“The perception that building human intelligence seems so difficult results from a perceptual distortion. Namely that human intelligence is something great when in fact we humans do not possess superior rationality. We only think we do. We just bounce around randomly and try to explain that as something awesome after the fact. Building artificial intelligence then is hard because we try to build something that doesn’t exist. On the other hand building e.g. a robot that moves around arbitrarily based on some complex inner mechanism and generates explanations why it does so would be easy and appear very intelligent.”
The thing is that this is a testable approach and prediction. I want to document it here partly because he claims that he has said that for some years now.
Does something like Open Threads exist in LW 2.0? When I create one how would anybody get to know about it?
The only reason I persisted was because I was interested in the cryptography aspect and wanted to be a part of an up-and-coming technology.
And that is a reward I guess a very high fraction of the people actually ‘investing’ in Bitcoin had. Those hackers, nerds, tech enthusists didn’t need high fractions of likelihood times payoff.
And maybe the true lesson to draw from this is not to look at an abstract payoff but at the social dynamic: Are there enough people attracted to something.
I think this goes beyond math and is really a general pattern about learning by system 1 and 2 interacting. It’s just more clearly visible with math because it is neccessarily more precise. I once described it here (before knowing about system 1 and 2 terminology): http://wiki.c2.com/?FuzzyAndSymbolicLearning
That sounds very close to the meta rule of being only allowed to change the rule to more precise rule. So you have the rule of not eating cookies and come across a very special cookie. Making an exception opens the door to arbitrary exceptions. But what about changing the rule to allow only cookies that you have never eaten before? That is clearly a rule that allows this special cookie and also future special cookies, satisfies the culinary curiosity without noticaby impacting the calories.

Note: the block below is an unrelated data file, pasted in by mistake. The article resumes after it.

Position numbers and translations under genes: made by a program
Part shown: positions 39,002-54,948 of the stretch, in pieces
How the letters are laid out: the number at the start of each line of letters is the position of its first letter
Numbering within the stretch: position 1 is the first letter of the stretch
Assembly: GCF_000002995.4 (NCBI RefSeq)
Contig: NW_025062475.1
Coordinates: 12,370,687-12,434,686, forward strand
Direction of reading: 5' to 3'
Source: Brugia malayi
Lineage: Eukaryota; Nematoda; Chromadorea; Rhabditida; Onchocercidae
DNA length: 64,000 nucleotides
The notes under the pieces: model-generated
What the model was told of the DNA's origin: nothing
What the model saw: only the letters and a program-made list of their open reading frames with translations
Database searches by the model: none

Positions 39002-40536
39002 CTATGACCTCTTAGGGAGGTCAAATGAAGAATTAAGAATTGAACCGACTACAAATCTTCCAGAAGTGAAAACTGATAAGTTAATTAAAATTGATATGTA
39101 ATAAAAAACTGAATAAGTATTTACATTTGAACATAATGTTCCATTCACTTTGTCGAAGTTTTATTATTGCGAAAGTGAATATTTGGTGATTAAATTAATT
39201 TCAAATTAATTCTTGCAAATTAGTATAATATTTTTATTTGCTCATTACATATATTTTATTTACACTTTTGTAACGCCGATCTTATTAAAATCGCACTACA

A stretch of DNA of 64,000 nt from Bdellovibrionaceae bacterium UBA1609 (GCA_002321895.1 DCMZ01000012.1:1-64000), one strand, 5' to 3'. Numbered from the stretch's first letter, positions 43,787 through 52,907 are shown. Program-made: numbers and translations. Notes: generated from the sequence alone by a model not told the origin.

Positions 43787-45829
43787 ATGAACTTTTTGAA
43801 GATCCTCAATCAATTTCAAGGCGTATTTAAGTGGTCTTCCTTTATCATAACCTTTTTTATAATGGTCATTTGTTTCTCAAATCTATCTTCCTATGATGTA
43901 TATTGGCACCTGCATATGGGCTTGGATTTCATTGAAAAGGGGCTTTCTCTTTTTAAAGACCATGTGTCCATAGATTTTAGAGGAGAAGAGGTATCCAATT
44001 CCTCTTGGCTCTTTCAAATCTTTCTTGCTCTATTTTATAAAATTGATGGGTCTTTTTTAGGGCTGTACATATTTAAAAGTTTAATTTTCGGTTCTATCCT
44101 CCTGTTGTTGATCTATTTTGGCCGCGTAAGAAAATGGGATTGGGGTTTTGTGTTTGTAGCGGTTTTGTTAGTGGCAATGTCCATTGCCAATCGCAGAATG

Reality has a surprising amount of detail (there was a post about this explaining it at the example of contructing a simple wooden ladder which I can’t find, but I bet there are a lot comparable descriptions out there). Or take a candle. I guess you have used one recently. Looks pretty simple, right? Just use some wax and a wick. Turns out that people have used candles since ages. They were frequently used in rome for example. But the easy to use candles of our time are pretty recent. Recent as in last century. Before that
they didn’t have wicks that burned themselves away and you had to cut them all the time
there was no good wax. Most candles were made of fat with lots of residue that stank and smoked. Bees wax was much better but harder to get
To fix these things you need much better raw materials and production processes...
See this article about candle history (German, but I guess Google translate is good enough).
And you can look at any kind of thing we take for granted and it is basically not posible to grasp all of it. The classical example is I, Pencil: My Family Tree as told to Leonard E. Read Most things depend on the presence of a whole environment—and take part in bringing it about. You could see it as a co-evolution of lots of inventions. Something just hinted at in the comment about roads needed for wheels (and actually you benefit from having wheels when building roads...).
I think this is one of the main overlooked points when talking about the possibility of space travel, esp. interstellar one. Even if you assume AIs. But let’s not. As mentioned in another comment we not really know what kind of coordination problems it comes with. Scaling isn’t automatic. Just look at Moore’s law. Sure we continue to scale, but we pile technology on technology on technology to do so, And we can’t just invent the last one. And neither can a future AI. You need the whole stack (OK granted, you might be able to simplify, but still). And it will keep growing and might become inherently unmanageable. Remember: The price of a chip factories also continues to grow and that might be the limiting factor. See e.g. McKinsey on Semiconductors 2013.
Added: I wonder whether this is a kind of niche need of our kind of folks. Or maybe it is the other way around and I project, because I had also trouble of understanding other people especially people my age. On the other had I could always relate well to older (adults when I was young) and younger, esp. children.